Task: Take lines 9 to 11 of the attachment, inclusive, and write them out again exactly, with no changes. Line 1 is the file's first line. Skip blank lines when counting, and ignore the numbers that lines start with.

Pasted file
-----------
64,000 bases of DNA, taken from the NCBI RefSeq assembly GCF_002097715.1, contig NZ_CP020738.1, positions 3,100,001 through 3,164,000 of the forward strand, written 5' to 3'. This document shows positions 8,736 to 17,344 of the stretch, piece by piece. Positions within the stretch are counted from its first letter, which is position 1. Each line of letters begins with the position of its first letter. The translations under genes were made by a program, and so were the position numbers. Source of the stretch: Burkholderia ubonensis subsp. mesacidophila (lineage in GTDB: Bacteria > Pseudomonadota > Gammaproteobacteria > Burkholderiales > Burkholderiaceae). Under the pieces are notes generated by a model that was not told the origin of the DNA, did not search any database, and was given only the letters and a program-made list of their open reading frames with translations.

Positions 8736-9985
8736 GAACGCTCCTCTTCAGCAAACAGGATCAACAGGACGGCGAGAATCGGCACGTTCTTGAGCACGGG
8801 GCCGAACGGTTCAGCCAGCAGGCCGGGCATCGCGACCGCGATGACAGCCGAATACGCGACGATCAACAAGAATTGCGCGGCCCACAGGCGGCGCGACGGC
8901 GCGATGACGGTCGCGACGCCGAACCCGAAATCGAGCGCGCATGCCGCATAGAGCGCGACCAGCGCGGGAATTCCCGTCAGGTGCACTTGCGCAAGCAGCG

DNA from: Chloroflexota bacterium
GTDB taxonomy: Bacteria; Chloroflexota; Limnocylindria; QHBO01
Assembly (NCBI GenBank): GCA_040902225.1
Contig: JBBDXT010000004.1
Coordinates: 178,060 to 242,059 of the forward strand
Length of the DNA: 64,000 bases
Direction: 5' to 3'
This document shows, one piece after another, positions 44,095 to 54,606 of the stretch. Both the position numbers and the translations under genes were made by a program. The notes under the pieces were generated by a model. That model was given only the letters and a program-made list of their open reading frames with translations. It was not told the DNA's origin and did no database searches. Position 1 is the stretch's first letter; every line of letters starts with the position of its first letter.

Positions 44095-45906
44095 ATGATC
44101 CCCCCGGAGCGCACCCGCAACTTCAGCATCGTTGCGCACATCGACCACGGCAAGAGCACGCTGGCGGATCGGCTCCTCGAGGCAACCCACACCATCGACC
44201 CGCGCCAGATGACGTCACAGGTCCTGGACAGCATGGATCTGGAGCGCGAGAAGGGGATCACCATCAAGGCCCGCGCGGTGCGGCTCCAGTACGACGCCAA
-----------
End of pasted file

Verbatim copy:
Contig: JBBDXT010000004.1
Coordinates: 178,060 to 242,059 of the forward strand
Length of the DNA: 64,000 bases